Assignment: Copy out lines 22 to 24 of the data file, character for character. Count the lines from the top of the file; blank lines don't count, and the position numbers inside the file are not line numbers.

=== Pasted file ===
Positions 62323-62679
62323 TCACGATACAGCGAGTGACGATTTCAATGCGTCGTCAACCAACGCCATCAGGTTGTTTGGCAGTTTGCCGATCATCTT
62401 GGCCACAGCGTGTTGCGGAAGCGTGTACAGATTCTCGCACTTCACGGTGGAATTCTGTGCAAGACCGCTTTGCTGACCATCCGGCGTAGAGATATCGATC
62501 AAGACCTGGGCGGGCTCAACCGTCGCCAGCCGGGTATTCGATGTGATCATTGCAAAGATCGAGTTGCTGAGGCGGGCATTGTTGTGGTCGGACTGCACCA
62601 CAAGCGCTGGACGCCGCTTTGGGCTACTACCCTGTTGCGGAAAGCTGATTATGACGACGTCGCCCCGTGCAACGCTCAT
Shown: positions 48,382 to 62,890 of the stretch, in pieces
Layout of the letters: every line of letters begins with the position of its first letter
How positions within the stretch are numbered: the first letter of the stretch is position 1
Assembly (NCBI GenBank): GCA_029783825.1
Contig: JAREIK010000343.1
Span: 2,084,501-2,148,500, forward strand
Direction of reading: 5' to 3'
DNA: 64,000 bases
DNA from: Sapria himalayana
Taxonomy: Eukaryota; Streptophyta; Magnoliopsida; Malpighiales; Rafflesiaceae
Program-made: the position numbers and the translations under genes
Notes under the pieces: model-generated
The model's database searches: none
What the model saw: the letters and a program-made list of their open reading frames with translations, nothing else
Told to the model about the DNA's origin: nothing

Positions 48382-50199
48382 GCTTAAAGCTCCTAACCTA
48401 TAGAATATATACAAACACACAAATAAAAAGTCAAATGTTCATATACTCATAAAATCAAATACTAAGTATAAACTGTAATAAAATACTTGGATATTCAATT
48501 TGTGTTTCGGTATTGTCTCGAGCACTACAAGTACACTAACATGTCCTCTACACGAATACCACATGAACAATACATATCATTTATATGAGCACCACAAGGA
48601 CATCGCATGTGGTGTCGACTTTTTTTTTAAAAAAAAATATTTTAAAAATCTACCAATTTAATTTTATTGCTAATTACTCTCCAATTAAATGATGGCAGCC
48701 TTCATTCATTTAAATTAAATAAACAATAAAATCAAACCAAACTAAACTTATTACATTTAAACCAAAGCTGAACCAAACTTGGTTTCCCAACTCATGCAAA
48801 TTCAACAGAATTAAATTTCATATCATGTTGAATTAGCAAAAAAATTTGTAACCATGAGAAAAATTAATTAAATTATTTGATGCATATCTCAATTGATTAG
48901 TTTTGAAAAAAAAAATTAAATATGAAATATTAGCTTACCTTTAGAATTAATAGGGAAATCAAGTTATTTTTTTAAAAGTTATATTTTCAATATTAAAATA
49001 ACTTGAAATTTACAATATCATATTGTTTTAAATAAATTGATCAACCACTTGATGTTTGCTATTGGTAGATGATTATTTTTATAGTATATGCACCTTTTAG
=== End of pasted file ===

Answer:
48382 GCTTAAAGCTCCTAACCTA
48401 TAGAATATATACAAACACACAAATAAAAAGTCAAATGTTCATATACTCATAAAATCAAATACTAAGTATAAACTGTAATAAAATACTTGGATATTCAATT
48501 TGTGTTTCGGTATTGTCTCGAGCACTACAAGTACACTAACATGTCCTCTACACGAATACCACATGAACAATACATATCATTTATATGAGCACCACAAGGA